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Political Science

This guide was developed for students and faculty engaged in political science and international relations research.

How to evaluate your sources

Evaluating Online Sources

Creating Web sites is easy, cheap (sometimes free), unregulated, and unmonitored.  The burden is on the reader to establish authorship, validity, timeliness, and integrity.  It’s easier to be taken in than we think.  Read about the attempt in Aliso Viejo to ban water.  Consider the following ways in which information is manipulated:

  • Astroturf Web sites & astroturf lobbying; artificial grassroots campaigns.(1)  Read about Faces of Coal and Count on Coal examples of astroturffing.
  • Crowdturfing: ”weaponized crowdsourcing” with large scale paid shills/ringers/plants to spread malicious URLs, rumors and misinformation, manipulate search engines.(2)  Read about the TripAdvisor example.
  • Echo Chamber advocacy: "information, ideas, or beliefs are amplified or reinforced by transmission and repetition inside an "enclosed" system, where different or competing views are censored, disallowed or otherwise underrepresented."(3)  Read the Phillip Morris memo describing this type of advocacy.
  • Fake news: Websites and social media that intentionally post disinformation, hoaxes, propaganda.  Read Nieman Reports, Election '16: Lessons for Journalism for an ongoing series of practitioner articles and Journalist's Resource, Fake news and the spread of misinformation for a list of peer-reviewed articles.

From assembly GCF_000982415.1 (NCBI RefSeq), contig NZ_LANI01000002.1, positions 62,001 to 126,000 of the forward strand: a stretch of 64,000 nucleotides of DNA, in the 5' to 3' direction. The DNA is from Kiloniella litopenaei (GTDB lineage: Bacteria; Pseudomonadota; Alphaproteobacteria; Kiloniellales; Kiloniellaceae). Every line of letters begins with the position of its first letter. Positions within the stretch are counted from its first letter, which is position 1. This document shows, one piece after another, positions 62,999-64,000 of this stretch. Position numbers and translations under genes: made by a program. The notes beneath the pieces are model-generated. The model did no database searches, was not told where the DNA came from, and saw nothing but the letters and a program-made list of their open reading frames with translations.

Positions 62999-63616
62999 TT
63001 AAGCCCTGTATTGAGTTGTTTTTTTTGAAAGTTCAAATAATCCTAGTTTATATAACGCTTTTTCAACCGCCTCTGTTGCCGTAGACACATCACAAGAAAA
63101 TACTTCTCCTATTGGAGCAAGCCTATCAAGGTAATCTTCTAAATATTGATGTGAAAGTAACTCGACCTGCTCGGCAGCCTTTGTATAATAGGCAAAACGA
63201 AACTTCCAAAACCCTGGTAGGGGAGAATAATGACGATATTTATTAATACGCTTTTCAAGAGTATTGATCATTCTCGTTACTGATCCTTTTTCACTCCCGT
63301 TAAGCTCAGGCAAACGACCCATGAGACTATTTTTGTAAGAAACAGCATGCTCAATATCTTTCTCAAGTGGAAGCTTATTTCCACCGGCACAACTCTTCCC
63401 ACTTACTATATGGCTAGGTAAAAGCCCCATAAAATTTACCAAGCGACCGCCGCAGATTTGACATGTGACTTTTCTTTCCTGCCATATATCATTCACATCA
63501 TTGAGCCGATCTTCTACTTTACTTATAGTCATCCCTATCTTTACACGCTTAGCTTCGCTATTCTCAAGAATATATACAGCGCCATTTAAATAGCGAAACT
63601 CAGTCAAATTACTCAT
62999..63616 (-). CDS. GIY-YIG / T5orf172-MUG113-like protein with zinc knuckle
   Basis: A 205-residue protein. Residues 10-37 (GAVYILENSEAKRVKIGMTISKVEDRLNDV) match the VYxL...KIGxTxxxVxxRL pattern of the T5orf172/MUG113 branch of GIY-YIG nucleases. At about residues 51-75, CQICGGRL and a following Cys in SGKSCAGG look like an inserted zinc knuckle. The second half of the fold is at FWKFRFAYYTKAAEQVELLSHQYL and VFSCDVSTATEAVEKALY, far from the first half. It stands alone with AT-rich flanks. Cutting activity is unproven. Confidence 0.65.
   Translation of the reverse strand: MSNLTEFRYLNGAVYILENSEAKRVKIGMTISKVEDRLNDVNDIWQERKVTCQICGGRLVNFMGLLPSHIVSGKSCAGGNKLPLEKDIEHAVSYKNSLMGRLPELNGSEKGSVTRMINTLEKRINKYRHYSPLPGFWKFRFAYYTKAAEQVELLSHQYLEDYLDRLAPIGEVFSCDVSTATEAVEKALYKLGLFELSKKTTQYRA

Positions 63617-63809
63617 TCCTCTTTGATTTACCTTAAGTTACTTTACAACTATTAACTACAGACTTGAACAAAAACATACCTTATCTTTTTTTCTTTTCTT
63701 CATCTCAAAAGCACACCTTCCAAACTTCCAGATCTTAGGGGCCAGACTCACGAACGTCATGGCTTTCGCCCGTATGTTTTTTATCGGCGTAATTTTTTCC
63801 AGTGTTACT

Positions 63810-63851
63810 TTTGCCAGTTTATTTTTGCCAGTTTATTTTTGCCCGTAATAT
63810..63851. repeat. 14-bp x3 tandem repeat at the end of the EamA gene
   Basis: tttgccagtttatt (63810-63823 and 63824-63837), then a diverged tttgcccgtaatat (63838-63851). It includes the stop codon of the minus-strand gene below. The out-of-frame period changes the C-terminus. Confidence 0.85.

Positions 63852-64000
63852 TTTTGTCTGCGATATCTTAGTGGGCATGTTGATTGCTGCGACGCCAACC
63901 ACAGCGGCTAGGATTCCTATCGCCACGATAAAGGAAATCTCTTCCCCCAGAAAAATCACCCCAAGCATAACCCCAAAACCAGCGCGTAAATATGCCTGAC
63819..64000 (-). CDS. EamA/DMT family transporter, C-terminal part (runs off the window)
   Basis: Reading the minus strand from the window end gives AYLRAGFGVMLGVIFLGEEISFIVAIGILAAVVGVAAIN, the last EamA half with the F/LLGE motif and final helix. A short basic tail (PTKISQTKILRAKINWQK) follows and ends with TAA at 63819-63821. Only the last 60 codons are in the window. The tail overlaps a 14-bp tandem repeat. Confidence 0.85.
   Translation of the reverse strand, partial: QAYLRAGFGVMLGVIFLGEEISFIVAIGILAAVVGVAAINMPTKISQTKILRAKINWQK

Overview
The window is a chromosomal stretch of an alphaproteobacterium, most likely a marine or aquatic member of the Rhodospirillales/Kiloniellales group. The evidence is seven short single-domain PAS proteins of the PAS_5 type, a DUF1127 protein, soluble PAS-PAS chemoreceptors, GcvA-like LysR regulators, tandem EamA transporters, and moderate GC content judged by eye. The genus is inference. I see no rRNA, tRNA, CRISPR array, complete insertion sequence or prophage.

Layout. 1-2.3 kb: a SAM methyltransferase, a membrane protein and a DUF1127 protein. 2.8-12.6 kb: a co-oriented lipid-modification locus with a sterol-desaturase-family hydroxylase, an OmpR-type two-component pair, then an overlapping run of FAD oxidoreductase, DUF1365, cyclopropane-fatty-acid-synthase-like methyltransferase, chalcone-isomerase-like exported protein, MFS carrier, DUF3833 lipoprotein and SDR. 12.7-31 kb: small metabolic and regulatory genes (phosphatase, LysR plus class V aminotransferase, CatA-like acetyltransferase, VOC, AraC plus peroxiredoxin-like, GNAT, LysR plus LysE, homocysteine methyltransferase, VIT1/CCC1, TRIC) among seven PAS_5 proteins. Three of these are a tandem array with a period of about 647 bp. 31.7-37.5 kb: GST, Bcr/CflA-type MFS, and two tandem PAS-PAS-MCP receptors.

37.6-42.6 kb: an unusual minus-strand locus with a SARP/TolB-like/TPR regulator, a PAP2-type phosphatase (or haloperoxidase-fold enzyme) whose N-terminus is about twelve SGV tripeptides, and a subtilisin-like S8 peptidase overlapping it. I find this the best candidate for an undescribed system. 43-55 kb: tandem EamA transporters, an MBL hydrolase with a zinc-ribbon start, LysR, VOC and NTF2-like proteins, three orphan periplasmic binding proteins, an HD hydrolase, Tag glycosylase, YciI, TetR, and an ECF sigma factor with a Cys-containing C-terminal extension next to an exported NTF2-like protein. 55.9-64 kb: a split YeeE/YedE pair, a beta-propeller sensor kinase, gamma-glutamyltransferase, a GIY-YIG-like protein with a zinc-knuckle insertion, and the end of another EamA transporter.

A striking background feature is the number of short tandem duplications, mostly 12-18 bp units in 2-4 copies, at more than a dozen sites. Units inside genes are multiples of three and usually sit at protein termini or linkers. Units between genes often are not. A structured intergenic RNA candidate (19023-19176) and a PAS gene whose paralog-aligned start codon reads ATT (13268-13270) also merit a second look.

(1) "Public relations' role in manufacturing artificial grass roots coalitions." Public Relations Quarterly 43.220-23. Find Full Text

(2) Caverlee, J., & Lee, K. (2015). Weaponized Crowdsourcing: An Emerging Threat and Potential Countermeasures. In Transparency in Social Media (pp. 51-65). Springer International Publishing.

(3) Wikipedia, Echo Chamber (media).

Fact checking websites

How to spot fake news

How to Spot Fake NewsInternational Federation of Library Associations and Institutions (IFLA)

Critical thinking is a key skill in media and information literacy, and the mission of libraries is to educate and advocate its importance. Discussions about fake news has led to a new focus on media literacy more broadly, and the role of libraries and other education institutions in providing this. When Oxford Dictionaries announced post-truth was Word of the Year 2016, we as librarians realise action is needed to educate and advocate for critical thinking – a crucial skill when navigating the information society.

IFLA has made this infographic with eight simple steps (based on’s 2016 article How to Spot Fake News) to discover the verifiability of a given news-piece in front of you.

Download, print, translate, and share – at home, at your library, in your local community, and on social media networks. The more we crowdsource our wisdom, the wiser the world becomes.